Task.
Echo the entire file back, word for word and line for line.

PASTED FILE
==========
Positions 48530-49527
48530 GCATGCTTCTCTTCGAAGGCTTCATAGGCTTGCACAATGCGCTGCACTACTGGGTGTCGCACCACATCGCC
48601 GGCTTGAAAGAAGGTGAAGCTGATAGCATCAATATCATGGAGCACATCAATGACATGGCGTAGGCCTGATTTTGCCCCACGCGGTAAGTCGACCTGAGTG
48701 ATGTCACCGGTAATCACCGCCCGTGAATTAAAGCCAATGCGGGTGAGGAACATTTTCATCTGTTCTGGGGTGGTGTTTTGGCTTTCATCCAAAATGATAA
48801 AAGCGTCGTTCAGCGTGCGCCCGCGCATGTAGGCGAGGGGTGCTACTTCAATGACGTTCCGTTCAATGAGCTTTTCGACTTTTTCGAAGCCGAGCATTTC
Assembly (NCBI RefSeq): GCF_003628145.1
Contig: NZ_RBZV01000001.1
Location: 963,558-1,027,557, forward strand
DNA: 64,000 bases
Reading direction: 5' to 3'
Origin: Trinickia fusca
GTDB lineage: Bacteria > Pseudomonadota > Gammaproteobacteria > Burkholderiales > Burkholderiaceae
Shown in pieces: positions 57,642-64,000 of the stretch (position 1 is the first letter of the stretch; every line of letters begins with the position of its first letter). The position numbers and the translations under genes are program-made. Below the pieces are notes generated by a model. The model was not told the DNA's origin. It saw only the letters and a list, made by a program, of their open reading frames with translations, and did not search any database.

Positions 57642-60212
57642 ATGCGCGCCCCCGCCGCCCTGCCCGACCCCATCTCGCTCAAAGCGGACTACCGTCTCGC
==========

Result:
Positions 48530-49527
48530 GCATGCTTCTCTTCGAAGGCTTCATAGGCTTGCACAATGCGCTGCACTACTGGGTGTCGCACCACATCGCC
48601 GGCTTGAAAGAAGGTGAAGCTGATAGCATCAATATCATGGAGCACATCAATGACATGGCGTAGGCCTGATTTTGCCCCACGCGGTAAGTCGACCTGAGTG
48701 ATGTCACCGGTAATCACCGCCCGTGAATTAAAGCCAATGCGGGTGAGGAACATTTTCATCTGTTCTGGGGTGGTGTTTTGGCTTTCATCCAAAATGATAA
48801 AAGCGTCGTTCAGCGTGCGCCCGCGCATGTAGGCGAGGGGTGCTACTTCAATGACGTTCCGTTCAATGAGCTTTTCGACTTTTTCGAAGCCGAGCATTTC
Assembly (NCBI RefSeq): GCF_003628145.1
Contig: NZ_RBZV01000001.1
Location: 963,558-1,027,557, forward strand
DNA: 64,000 bases
Reading direction: 5' to 3'
Origin: Trinickia fusca
GTDB lineage: Bacteria > Pseudomonadota > Gammaproteobacteria > Burkholderiales > Burkholderiaceae
Shown in pieces: positions 57,642-64,000 of the stretch (position 1 is the first letter of the stretch; every line of letters begins with the position of its first letter). The position numbers and the translations under genes are program-made. Below the pieces are notes generated by a model. The model was not told the DNA's origin. It saw only the letters and a list, made by a program, of their open reading frames with translations, and did not search any database.

Positions 57642-60212
57642 ATGCGCGCCCCCGCCGCCCTGCCCGACCCCATCTCGCTCAAAGCGGACTACCGTCTCGC